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Ok, so what's the deal about pancakes and Shrove Tuesday? And what about Fat Tuesday?
Shrove Tuesday is the Tuesday before Ash Wednesday which is the first day of Lent. It's a day of penitence, to clean the soul, and a day of celebration as the last chance to feast before Lent begins.
Shrove Tuesday gets its name from the ritual of shriving that Christians observed in the past. You already know about shriving because you have heard the expression, "short shrift." That means to not pay much attention to someone.
In shriving, a person confesses their sins and receives absolution for them. When a person receives absolution for their sins, they are forgiven for them and released from the guilt and pain that they have caused them. In the Catholic or Orthodox context, the absolution is pronounced by a priest. This tradition is very old. More than a 1000 years ago a monk wrote in the Anglo-Saxon Ecclesiastical Institutes:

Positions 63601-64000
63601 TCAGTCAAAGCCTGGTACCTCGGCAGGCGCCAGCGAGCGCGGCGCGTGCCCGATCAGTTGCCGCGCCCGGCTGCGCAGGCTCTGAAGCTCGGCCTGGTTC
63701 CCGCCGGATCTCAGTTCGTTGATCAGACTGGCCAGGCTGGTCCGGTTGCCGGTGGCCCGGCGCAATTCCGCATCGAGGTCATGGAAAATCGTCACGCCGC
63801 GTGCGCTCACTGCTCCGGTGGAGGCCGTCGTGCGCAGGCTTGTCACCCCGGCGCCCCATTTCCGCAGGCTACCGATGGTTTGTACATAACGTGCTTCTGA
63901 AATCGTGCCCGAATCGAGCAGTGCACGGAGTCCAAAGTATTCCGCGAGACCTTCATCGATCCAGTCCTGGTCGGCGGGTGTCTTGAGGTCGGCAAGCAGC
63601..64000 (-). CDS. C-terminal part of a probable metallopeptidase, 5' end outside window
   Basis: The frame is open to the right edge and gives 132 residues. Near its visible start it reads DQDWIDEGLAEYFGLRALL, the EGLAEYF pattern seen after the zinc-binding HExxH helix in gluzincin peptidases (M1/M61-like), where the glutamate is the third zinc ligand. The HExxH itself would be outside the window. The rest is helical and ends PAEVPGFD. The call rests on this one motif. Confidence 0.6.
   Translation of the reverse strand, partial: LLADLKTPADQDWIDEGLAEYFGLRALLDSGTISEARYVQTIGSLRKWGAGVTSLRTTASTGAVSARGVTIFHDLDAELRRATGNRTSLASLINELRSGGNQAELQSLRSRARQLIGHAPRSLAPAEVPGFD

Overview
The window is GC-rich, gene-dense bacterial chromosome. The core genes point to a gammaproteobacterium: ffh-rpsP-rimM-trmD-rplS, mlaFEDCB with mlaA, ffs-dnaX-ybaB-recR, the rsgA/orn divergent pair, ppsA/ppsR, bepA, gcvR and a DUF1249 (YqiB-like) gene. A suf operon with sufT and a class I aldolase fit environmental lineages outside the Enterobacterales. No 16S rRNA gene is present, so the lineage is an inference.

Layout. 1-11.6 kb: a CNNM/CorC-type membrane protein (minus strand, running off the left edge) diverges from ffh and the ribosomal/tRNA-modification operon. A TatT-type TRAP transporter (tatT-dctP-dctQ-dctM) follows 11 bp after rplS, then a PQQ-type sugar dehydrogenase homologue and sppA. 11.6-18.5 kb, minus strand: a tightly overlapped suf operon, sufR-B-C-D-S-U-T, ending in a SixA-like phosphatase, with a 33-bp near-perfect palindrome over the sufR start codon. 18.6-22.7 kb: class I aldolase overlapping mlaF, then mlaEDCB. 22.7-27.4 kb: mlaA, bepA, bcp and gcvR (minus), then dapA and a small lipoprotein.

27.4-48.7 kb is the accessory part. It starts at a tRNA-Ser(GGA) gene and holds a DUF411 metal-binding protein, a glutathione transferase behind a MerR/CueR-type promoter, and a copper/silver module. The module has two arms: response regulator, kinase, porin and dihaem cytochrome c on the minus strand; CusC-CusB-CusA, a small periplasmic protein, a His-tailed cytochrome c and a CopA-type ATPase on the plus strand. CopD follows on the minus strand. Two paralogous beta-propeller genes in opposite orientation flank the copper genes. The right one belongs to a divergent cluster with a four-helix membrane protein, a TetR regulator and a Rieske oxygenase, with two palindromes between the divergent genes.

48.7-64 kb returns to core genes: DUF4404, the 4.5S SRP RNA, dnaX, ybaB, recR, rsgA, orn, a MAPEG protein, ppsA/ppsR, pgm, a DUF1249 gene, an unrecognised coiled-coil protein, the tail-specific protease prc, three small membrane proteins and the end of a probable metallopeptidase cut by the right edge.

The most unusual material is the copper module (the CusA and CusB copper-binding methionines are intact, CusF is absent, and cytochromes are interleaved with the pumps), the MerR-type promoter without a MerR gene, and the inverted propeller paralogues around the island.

"In the week immediately before Lent everyone shall go to his confessor and confess his deeds and the confessor shall so shrive him."
Because many Christians give up meat, fish, fats, eggs, and milky foods for Lent, the best thing to do was to indulge on a meal of ingredients that wouldn't last the 40 days of Lent. Hence, pancakes became associated with Shrove Tuesday as they were a dish that could use up all the eggs, fats and milk in the house with just the addition of flour.
The need to eat up the fats also gave rise to the French name Mardi Gras; meaning fat Tuesday. Elsewhere, the day begins a period called Carnival, which means "farewell to meat."
Pass the syrup, please.